Thunderbolt 3 throughputs are good, but the lack of a dedicated SD card reader may be missed by some. As good as the screen upgrade is, it’s a shade less bright than the MacBook Pro’s display, and it lacks the ambient light-sensing True Tone feature. The third-gen butterfly keyboard continues to be divisive due to its shallow key travel but the expansive trackpad is the best in the business, plus you get the snappy Touch ID fingerprint sensor alongside the top row of regular Function keys (no Touch Bar, though). Battery life is a good (but not stellar) 9-10 hours of use, but the small 30W charger is slow to charge the Air. Pricier base price will give upgraders pause.

Amazon Kindle Paperwhite
Amazon Kindle Paperwhite Sourced by The Telegraph

Amazon Kindle Paperwhite

Price: Rs 12,999 onwards

Ever since its launch in 2012, the Kindle Paperwhite has been my go-to e-reader recommendation but even satisfied Paperwhite owners have been known to eye the pricier Oasis for its waterproofing and Audible integration (courtesy Bluetooth audio). The 2018 update to the Paperwhite adds both these features while refining the overall experience. Even with the bump in pricing, it’s worth a buy.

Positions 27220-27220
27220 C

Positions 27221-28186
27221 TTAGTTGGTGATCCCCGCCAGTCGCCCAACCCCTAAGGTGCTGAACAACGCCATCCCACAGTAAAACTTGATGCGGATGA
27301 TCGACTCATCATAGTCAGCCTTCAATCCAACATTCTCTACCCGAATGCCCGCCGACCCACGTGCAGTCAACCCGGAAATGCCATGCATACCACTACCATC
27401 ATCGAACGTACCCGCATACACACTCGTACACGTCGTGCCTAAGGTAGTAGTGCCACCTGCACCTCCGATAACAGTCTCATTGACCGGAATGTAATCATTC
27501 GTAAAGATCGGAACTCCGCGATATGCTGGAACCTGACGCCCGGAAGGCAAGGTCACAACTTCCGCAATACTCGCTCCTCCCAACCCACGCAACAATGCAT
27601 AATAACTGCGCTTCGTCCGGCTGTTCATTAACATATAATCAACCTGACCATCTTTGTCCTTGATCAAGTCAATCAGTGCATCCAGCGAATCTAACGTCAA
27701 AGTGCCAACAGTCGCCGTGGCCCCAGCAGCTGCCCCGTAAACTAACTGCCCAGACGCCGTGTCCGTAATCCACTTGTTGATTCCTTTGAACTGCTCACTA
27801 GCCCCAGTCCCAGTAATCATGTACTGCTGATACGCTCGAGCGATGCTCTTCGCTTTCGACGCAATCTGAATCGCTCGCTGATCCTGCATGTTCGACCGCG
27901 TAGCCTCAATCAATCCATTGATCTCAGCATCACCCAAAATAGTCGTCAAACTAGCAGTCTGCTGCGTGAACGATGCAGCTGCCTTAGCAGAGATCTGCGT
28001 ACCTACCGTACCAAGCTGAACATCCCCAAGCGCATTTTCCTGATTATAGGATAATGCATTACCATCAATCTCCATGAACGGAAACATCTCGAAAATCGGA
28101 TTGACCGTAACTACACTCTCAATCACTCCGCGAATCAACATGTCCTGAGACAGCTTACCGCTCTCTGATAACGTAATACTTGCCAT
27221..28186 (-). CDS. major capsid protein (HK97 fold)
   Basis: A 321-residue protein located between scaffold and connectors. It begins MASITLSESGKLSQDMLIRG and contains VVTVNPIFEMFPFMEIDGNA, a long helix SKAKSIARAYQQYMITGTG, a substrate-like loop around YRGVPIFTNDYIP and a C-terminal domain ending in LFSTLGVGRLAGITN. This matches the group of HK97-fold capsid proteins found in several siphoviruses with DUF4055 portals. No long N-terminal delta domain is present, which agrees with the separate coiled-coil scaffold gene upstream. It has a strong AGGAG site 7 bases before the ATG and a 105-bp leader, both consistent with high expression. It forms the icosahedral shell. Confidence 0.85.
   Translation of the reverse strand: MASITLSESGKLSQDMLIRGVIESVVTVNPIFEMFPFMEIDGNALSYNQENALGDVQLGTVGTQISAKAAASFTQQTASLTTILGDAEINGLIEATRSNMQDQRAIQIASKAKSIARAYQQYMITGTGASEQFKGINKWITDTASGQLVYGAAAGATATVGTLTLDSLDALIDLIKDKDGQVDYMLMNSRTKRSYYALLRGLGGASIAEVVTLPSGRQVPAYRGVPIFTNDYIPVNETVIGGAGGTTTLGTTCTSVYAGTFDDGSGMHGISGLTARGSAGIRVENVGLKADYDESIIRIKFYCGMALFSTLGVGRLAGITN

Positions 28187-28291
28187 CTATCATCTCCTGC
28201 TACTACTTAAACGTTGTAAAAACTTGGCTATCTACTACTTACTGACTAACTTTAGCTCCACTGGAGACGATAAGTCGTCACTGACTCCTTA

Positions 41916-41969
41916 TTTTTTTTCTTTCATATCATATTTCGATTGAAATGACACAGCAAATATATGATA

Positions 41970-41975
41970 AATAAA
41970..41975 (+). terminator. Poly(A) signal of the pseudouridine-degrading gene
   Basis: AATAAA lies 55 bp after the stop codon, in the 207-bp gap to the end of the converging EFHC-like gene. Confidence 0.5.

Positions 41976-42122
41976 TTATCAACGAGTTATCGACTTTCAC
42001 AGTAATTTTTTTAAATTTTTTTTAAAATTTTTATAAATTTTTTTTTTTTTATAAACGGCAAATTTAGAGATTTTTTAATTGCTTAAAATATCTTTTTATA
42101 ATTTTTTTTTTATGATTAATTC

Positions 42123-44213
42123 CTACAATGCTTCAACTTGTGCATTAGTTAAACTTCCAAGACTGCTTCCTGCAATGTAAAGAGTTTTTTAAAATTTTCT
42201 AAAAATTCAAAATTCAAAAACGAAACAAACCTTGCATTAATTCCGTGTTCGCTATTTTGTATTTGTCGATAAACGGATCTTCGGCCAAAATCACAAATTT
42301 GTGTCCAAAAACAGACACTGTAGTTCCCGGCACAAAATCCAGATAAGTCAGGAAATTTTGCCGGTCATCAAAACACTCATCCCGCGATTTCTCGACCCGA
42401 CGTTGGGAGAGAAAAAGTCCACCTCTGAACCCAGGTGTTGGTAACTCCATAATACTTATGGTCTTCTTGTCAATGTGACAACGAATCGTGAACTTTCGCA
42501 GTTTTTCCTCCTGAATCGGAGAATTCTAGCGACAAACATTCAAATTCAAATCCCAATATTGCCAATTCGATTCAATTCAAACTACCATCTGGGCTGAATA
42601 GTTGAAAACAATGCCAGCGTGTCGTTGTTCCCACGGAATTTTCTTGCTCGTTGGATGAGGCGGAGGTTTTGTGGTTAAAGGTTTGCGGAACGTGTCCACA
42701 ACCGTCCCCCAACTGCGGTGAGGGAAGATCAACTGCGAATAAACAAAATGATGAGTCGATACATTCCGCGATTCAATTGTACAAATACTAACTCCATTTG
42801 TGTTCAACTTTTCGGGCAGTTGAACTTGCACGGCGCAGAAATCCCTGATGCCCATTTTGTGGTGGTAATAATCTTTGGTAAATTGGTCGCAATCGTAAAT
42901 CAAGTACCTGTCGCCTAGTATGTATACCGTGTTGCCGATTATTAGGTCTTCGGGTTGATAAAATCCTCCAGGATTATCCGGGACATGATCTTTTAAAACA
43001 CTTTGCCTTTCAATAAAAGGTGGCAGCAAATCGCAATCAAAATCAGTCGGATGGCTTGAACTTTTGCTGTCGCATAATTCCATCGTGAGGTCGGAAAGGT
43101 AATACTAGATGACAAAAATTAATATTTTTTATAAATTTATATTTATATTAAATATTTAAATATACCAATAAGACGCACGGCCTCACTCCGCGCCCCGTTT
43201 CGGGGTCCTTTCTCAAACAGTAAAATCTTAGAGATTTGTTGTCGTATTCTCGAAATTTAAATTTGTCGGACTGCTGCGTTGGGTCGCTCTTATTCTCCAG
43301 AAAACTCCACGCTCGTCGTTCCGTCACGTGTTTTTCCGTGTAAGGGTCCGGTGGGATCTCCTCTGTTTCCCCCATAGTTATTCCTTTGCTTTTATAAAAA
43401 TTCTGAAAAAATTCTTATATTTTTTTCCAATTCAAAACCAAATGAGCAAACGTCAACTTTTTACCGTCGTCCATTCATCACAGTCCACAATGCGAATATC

The look is still functional and utilitarian, although the now flush screen makes it easier to clean — all the better since the bezels and the back attract their fair share of smudges. The screen is identical to the previous generation’s and crisp enough for heavy readers, with an added LED in its front-lit display. The big change is the IPX8 waterproofing so you can use it without fear at the beach or near the pool. And with the newly-added Bluetooth capabilities, you can now pair a set of headphones and spring for an Audible subscription for your monthly audio book fix. More storage as standard is good for the audio books and graphic novels. Battery life is still as good.